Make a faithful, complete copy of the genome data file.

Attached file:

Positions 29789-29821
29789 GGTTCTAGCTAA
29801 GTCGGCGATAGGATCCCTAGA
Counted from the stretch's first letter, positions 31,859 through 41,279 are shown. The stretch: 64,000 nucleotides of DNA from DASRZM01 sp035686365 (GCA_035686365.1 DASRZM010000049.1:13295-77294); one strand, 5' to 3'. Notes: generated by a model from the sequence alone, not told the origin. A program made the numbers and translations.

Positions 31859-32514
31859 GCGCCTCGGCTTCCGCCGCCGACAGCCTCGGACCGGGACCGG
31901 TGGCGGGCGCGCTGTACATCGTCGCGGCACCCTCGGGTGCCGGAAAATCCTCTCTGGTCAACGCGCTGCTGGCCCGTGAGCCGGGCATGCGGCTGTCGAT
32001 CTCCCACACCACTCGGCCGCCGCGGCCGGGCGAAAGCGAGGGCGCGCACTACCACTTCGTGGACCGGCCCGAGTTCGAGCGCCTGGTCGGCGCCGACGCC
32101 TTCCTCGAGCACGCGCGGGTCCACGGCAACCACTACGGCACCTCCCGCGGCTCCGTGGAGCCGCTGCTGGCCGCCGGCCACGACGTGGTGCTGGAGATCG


Positions 29789-29821
29789 GGTTCTAGCTAA
29801 GTCGGCGATAGGATCCCTAGA
Counted from the stretch's first letter, positions 31,859 through 41,279 are shown. The stretch: 64,000 nucleotides of DNA from DASRZM01 sp035686365 (GCA_035686365.1 DASRZM010000049.1:13295-77294); one strand, 5' to 3'. Notes: generated by a model from the sequence alone, not told the origin. A program made the numbers and translations.

Positions 31859-32514
31859 GCGCCTCGGCTTCCGCCGCCGACAGCCTCGGACCGGGACCGG
31901 TGGCGGGCGCGCTGTACATCGTCGCGGCACCCTCGGGTGCCGGAAAATCCTCTCTGGTCAACGCGCTGCTGGCCCGTGAGCCGGGCATGCGGCTGTCGAT
32001 CTCCCACACCACTCGGCCGCCGCGGCCGGGCGAAAGCGAGGGCGCGCACTACCACTTCGTGGACCGGCCCGAGTTCGAGCGCCTGGTCGGCGCCGACGCC
32101 TTCCTCGAGCACGCGCGGGTCCACGGCAACCACTACGGCACCTCCCGCGGCTCCGTGGAGCCGCTGCTGGCCGCCGGCCACGACGTGGTGCTGGAGATCG